February 19, 2021
Schematic showing pathway for error correction in the brain. Frontal sensory projections point to post-error attention adjustment.

Image credit: Hirofumi Morishita, Mount Sinai Health System

Mount Sinai researchers have identified a neural pathway through which the brain detects errors and guides subsequent behavioral improvement. This process, called cognitive control, is frequently dysregulated in a wide range of psychiatric disorders. The team’s research, published February 19 in Neuron, also suggests that neurostimulation of this brain pathway could provide an important mechanism for attention adjustments following behavioral errors.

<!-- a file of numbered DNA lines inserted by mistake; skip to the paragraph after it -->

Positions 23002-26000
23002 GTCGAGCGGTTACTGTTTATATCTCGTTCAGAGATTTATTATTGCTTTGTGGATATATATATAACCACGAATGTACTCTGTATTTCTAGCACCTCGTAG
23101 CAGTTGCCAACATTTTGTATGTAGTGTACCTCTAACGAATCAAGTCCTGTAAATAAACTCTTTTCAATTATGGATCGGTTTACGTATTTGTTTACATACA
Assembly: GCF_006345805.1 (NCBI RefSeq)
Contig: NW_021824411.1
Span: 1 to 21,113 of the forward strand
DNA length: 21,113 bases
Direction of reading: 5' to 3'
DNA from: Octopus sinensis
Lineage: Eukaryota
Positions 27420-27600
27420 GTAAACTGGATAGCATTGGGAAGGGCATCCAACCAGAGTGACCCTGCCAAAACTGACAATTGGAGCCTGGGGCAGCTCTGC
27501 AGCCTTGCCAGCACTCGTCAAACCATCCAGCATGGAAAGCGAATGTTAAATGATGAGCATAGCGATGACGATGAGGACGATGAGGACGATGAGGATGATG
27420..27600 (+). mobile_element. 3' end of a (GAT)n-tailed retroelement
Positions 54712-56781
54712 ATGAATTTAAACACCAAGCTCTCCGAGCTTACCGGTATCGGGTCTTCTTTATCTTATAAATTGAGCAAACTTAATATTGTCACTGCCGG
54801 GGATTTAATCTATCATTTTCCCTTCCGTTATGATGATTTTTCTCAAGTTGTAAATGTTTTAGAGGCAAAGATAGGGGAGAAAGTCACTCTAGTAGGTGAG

“Deficits in error monitoring and attentional function are common to many psychiatric problems, including schizophrenia, ADHD, and autism spectrum disorder, but little is known about the specific neural pathways that are linking these processes,” says senior author Hirofumi Morishita, MD, PhD, Icahn School of Medicine at Mount Sinai.